About

What is the Great Lakes Education Program?

The program introduces fourth-grade students to the unique features of the Great Lakes through a combination of classroom learning and hands-on experience. It is designed to stimulate interest in the Great Lakes and help students understand their role in protecting these vital freshwater resources.

Three Components

  • Classroom introduction to Great Lakes. Students learn about concepts such as the aquatic food web, the water cycle, the roles of oxygen and carbon dioxide, and the effects of invasive species.
  • Field trip on the water. Cruises provide an opportunity for hands-on experience: students examine plankton samples, test water clarity, practice marine knot tying, take temperature readings, and more. Classes leave from one of two locations.
    • Macomb County: 2.5-hour educational cruise on the Clinton River and Lake St. Clair.
    • Wayne County: 2-hour educational cruise on Lake Erie and the Detroit River.
  • Follow-up classroom experiments and discussion. Using data they’ve collected on the field trip, students conduct experiments and discuss what they’ve learned.

Benefits of Participating

Educational Relevance: The Great Lakes Education Program is part of an approved science curriculum for fourth-grade students and addresses an important need. Studies have shown that fourth grade students in Michigan generally have little understanding of the Great Lakes and local water resources. GLEP helps bridge this gap and prepare students for their roles as future decision-makers responsible for the state’s natural resources.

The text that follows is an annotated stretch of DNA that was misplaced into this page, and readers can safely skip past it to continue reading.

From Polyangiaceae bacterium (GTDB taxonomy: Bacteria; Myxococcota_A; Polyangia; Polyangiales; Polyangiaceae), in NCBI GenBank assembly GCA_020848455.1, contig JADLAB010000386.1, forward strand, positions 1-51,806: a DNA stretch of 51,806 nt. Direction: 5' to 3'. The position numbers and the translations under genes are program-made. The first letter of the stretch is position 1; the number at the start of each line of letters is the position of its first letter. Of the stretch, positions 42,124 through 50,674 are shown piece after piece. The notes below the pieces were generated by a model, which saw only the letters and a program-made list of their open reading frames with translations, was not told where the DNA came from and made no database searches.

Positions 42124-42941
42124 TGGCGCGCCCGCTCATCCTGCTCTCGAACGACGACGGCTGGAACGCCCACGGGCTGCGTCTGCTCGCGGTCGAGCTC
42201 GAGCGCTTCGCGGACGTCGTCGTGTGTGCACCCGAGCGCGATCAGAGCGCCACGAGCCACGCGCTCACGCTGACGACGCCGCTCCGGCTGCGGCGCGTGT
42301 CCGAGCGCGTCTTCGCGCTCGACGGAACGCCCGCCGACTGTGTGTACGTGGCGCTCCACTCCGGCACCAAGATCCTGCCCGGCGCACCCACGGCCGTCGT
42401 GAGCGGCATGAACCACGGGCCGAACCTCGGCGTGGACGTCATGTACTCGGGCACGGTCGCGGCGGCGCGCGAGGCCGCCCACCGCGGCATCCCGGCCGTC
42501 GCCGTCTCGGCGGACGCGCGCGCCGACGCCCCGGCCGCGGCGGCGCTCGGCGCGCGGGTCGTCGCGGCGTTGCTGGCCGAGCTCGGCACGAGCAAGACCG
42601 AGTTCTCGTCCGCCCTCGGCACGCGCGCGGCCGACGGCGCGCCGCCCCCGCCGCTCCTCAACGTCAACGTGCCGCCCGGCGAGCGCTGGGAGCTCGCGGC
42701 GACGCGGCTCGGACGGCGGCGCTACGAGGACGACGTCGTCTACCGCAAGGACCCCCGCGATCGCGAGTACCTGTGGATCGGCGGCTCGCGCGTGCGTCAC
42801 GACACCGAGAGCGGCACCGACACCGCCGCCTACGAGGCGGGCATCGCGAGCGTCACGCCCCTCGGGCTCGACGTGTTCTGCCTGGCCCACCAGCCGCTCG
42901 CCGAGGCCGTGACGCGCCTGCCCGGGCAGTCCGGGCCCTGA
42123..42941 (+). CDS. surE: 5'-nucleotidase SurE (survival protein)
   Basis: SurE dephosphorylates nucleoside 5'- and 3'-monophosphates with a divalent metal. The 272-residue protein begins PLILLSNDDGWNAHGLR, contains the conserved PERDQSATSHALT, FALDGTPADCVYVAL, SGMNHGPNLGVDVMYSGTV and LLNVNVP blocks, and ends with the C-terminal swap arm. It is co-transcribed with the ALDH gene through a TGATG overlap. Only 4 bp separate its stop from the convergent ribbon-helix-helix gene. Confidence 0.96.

Multidisciplinary Learning: By combining natural and human elements of Michigan’s coastal resources, GLEP touches on aspects of social science, physical and biological science, mathematics, literature, and the arts–all in the context of a common theme.

Proven Effectiveness: Recent research by Michigan Sea Grant has shown that GLEP participants significantly increased their knowledge of the Great Lakes and water resources. Anecdotal comments suggest that GLEP’s hands-on activities play an important role in stimulating students’ enthusiasm and interest in learning about the Great Lakes.

Easy to Participate: As a teacher, it’s easy for your class to participate in GLEP. You need not be a Great Lakes or water resources expert. GLEP program leaders provide teachers with all necessary learning materials, a training workshop, support contacts, and volunteer assistance.